Does Your Ex Help You With Your Next?
Name-dropping your ex-employers can only get you so far
Ex-consultants are more likely to name-drop their former employers in the bio of their profiles.
Compared to their peers who don’t mention their former employers in the bio, ex-employees who name-drop tend to graduate from less prestigious universities.
The additional signal that comes with name-dropping can only help so much, as ex-employees who name-drop don’t experience as much of a salary bump for the next job move as their peers.
Past work experience can add a lot of value to one’s resume, especially when the former employer is well-known and respected. It is not surprising that many people would want to name-drop these companies and highlight those experiences. This week, we take a look at the bio of people’s profiles and see which companies are most likely to be name-dropped by their former employees.
The plot below lists the top 20 companies most mentioned by their ex-employees in the bio of their profiles. Consulting and professional services companies dominate the chart, followed by tech firms. Consulting firms are known for cultivating their alumni network: Not only could ex-employees be potential buyers of products and services, but they could also serve as ambassadors to help firms recruit the best talent. As a result, it is not surprising that ex-consultants have a stronger association with their former employers and want to name-drop more frequently.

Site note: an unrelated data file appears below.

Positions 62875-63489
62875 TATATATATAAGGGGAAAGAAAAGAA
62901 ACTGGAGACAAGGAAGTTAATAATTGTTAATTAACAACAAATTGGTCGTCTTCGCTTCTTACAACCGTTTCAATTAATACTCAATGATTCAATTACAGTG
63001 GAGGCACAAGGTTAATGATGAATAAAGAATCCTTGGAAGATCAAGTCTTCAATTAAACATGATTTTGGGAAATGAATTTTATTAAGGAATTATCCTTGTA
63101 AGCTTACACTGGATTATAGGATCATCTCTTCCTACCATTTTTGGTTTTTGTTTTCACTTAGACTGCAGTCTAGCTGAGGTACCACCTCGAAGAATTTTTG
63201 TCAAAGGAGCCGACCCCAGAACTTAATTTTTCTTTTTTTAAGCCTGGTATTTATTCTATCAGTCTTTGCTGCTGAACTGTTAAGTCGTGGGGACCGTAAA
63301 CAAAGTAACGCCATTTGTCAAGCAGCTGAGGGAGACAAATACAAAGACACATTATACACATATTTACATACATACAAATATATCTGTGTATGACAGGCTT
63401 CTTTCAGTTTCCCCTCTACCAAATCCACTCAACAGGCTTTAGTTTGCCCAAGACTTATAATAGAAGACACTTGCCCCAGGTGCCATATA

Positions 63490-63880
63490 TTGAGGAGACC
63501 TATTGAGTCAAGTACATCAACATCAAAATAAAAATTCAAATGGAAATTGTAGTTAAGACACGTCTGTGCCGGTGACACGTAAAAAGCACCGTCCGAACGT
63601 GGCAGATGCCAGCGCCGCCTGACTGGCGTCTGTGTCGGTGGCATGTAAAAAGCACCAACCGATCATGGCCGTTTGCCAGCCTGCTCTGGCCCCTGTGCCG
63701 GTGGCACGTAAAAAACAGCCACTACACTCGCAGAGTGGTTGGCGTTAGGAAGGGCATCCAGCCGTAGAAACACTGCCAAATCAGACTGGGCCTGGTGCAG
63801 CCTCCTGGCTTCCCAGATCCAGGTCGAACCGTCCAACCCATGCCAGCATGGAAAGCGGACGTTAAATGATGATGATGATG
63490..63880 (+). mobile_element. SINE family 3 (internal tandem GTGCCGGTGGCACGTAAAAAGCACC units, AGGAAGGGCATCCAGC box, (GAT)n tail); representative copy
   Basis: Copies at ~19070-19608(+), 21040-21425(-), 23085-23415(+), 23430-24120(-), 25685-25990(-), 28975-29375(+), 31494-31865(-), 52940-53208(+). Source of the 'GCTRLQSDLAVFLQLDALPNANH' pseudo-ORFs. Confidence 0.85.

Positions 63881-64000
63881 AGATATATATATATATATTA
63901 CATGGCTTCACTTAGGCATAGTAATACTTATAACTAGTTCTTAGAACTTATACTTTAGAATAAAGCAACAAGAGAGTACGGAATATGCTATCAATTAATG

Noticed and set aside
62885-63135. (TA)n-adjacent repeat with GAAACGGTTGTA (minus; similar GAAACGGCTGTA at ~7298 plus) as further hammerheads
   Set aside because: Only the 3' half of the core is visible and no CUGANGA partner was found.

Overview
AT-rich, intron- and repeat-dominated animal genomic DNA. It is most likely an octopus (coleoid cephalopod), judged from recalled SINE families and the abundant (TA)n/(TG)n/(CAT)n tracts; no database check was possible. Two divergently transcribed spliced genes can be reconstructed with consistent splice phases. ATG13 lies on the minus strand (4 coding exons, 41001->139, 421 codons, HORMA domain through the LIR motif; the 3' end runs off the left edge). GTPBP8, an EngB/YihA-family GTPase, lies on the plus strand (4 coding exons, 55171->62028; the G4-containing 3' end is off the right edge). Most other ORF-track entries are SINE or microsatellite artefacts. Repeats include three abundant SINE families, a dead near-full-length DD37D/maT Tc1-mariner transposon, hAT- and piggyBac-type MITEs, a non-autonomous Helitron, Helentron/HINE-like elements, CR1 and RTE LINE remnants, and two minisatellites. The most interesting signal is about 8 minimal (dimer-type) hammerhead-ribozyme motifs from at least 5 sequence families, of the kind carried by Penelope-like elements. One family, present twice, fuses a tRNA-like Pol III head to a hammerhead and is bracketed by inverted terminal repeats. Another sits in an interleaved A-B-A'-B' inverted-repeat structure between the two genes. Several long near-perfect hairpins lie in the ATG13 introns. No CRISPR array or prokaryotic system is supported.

What makes some ex-employees want to name-drop more than others? If we compare individuals’ educational backgrounds, we see that ex-employees who name-drop their former employers are more likely to have graduated from lower-ranked undergraduate programs. For them, highlighting past work experiences at prestigious companies in the bio of their profiles can compensate for their less famous educational pedigree and promote their capabilities to future employers.
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However, the additional signal that comes with name-dropping in profile bio can only help so much. Compared to their peers, name-dropping ex-employees experience a lower salary bump for their next position after leaving their ex-employer–another sign of adverse selection into name-dropping. It seems that future employers do read beyond the bio section when they evaluate the qualifications of job applicants: Applicants’ weak educational backgrounds cannot be masked by name-dropping their famous ex-employers and still have a significant impact on their next moves.